Self-Inflicted U.S. Brain Drain: Why My Chinese Employees are Leaving

Self-Inflicted U.S. Brain Drain: Why My Chinese Employees are Leaving
MaoNo / Pixabay

Why My Chinese Employees are Leaving… by Wesley R. Gray, Ph.D., Alpha Architect

WSJ recently published an interesting article named “The Self-Inflicted U.S. Brain Drain:”

Every year, tens of thousands of disappointed tech workers and other professionals give up while waiting for a resident visa or green card, and go home—having learned enough to start companies that compete with their former U.S. employers…. The U.S. no longer has a monopoly on great startups. In the past, the best and brightest people would come to the U.S., but now they are staying home.

“Companies like Alibaba and Tencent are a warning signal that it is almost too late. Either we get back to picking off the best and brightest STEM talent in the world, or someone else will.” — Vivek Wadhwa, the author of book “The Immigrant Exodus: Why America Is Losing the Global Race to Capture Entrepreneurial Talent”

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The US is currently a magnet for the brightest talents from all around the world. For example, every 3 in 10 students at MIT are non-US-citizens or permanent residents and 17 out of 25 largest tech companies in the US are founded by immigrants (click here to read post).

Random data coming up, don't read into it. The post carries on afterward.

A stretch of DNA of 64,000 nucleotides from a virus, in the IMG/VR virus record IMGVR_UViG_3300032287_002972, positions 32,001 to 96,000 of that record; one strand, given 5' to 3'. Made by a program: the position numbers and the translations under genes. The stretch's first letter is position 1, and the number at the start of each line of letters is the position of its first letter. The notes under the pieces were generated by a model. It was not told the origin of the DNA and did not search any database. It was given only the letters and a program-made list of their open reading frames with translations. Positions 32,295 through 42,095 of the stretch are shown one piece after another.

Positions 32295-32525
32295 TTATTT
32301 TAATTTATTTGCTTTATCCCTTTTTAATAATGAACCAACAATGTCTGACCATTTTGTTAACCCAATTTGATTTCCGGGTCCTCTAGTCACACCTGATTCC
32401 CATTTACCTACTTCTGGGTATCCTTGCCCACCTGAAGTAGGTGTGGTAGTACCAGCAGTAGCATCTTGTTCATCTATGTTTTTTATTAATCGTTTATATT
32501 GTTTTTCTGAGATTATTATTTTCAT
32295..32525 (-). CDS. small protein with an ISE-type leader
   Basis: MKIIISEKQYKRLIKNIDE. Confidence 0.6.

However, the US is no longer the exclusive and unique platform for these talents.

The Chinese Approach to Talent Acquisition: PAY THEM OFF

We employee/partner with a handful of Chinese nationals who also happened to be my students while I was a professor at Drexel University. They are truly the cream of the crop, but trying to employ them in the States is extremely expensive and a paperwork nightmare, thanks to the US Government.

I’m worried that China is going to inspire my Chinese friends to come home quickly to mother China by offering them up to $500k in cold hard cash to return.

We pay market wages and have a great culture and work environment, but we certainly don’t have $500k checks we can dump on my teammates.

Let’s review some policies and data from Chinese government that relates to efforts to attract Chinese talent (translated by Tao Wang):

Main Requirements:

  • master degree or higher
  • have over 3 years experience overseas at research or management level
  • bring technology, projects, own funds (over $90k ) and start business in Jiaxing

Main Benefits:

  • local government provides fund ranges from $160k to $500k
  • for R&D projects, free office provided no smaller than 1,000 sqft for 3 years.
  • any capital gain tax incurred within the first three years will be refunded back for further R&D or business expansion.

Some other benefits including subsidies for 50% on a new residential home.

The new plan has not fell on deaf ears:

Between 1990 and 2010, the Ministry of Education spent close to $98 million in seed funding for about 20,000 returnees.

The basic formula, as told by my Chinese employees/partners is as follows:

  • Educated in the US.
  • 3 years of full-time experience in the US.
  • A $500k blank check to start a business when you come back home to the mainland

Not bad!

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